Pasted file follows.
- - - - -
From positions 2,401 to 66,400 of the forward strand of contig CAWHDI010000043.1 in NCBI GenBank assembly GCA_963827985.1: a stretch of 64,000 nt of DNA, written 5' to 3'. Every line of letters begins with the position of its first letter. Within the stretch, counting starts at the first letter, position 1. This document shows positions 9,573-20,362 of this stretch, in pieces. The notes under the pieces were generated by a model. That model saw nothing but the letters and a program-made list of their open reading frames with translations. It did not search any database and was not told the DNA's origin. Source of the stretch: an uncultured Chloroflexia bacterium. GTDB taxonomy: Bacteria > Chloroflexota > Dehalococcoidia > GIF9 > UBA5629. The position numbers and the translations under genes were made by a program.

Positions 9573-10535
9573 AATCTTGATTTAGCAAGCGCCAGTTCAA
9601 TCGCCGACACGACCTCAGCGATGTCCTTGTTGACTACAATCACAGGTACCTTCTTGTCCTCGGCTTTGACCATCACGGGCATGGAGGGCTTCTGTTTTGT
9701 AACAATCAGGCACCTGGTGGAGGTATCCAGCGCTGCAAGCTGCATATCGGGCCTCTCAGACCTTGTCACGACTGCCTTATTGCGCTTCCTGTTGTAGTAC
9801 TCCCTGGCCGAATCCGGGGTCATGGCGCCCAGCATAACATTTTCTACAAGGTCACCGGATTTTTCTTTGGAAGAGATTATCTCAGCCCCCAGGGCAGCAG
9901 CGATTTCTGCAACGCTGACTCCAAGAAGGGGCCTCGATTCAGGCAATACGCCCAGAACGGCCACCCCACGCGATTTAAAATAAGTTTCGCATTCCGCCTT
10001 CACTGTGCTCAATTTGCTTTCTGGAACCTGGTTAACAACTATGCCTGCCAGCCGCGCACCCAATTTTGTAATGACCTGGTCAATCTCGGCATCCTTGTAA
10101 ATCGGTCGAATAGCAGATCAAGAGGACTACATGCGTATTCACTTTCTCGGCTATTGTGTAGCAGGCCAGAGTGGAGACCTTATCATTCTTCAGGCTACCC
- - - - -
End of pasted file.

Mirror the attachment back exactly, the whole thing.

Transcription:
From positions 2,401 to 66,400 of the forward strand of contig CAWHDI010000043.1 in NCBI GenBank assembly GCA_963827985.1: a stretch of 64,000 nt of DNA, written 5' to 3'. Every line of letters begins with the position of its first letter. Within the stretch, counting starts at the first letter, position 1. This document shows positions 9,573-20,362 of this stretch, in pieces. The notes under the pieces were generated by a model. That model saw nothing but the letters and a program-made list of their open reading frames with translations. It did not search any database and was not told the DNA's origin. Source of the stretch: an uncultured Chloroflexia bacterium. GTDB taxonomy: Bacteria > Chloroflexota > Dehalococcoidia > GIF9 > UBA5629. The position numbers and the translations under genes were made by a program.

Positions 9573-10535
9573 AATCTTGATTTAGCAAGCGCCAGTTCAA
9601 TCGCCGACACGACCTCAGCGATGTCCTTGTTGACTACAATCACAGGTACCTTCTTGTCCTCGGCTTTGACCATCACGGGCATGGAGGGCTTCTGTTTTGT
9701 AACAATCAGGCACCTGGTGGAGGTATCCAGCGCTGCAAGCTGCATATCGGGCCTCTCAGACCTTGTCACGACTGCCTTATTGCGCTTCCTGTTGTAGTAC
9801 TCCCTGGCCGAATCCGGGGTCATGGCGCCCAGCATAACATTTTCTACAAGGTCACCGGATTTTTCTTTGGAAGAGATTATCTCAGCCCCCAGGGCAGCAG
9901 CGATTTCTGCAACGCTGACTCCAAGAAGGGGCCTCGATTCAGGCAATACGCCCAGAACGGCCACCCCACGCGATTTAAAATAAGTTTCGCATTCCGCCTT
10001 CACTGTGCTCAATTTGCTTTCTGGAACCTGGTTAACAACTATGCCTGCCAGCCGCGCACCCAATTTTGTAATGACCTGGTCAATCTCGGCATCCTTGTAA
10101 ATCGGTCGAATAGCAGATCAAGAGGACTACATGCGTATTCACTTTCTCGGCTATTGTGTAGCAGGCCAGAGTGGAGACCTTATCATTCTTCAGGCTACCC